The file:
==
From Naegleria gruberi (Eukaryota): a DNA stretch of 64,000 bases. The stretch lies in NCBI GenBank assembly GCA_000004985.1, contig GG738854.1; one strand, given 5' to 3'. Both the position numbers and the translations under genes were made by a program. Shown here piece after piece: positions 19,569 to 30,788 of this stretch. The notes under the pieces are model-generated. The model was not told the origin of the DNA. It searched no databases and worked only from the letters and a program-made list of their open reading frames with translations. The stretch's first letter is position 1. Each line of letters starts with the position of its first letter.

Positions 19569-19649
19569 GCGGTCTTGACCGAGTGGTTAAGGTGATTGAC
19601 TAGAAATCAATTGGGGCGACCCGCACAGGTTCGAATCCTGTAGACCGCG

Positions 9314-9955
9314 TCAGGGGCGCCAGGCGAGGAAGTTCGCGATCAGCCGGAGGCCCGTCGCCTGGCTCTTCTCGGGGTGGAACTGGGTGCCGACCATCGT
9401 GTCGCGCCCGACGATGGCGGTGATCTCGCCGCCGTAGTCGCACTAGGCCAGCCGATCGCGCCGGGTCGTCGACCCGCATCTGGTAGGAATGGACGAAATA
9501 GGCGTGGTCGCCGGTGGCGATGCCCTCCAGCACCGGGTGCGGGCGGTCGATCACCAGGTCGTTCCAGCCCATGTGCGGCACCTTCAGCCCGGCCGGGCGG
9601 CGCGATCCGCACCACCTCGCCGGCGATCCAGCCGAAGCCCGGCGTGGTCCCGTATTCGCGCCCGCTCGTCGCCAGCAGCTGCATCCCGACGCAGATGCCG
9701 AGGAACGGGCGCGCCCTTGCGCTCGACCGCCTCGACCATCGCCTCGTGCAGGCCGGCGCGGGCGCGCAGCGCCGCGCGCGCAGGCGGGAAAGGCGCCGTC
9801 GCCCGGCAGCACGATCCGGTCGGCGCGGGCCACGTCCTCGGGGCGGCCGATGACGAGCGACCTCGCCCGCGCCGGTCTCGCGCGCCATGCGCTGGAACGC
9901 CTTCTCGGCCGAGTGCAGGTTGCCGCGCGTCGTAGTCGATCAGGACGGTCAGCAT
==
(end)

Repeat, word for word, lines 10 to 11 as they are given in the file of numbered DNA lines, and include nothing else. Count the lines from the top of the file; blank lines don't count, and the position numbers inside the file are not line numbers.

9701 AGGAACGGGCGCGCCCTTGCGCTCGACCGCCTCGACCATCGCCTCGTGCAGGCCGGCGCGGGCGCGCAGCGCCGCGCGCGCAGGCGGGAAAGGCGCCGTC
9801 GCCCGGCAGCACGATCCGGTCGGCGCGGGCCACGTCCTCGGGGCGGCCGATGACGAGCGACCTCGCCCGCGCCGGTCTCGCGCGCCATGCGCTGGAACGC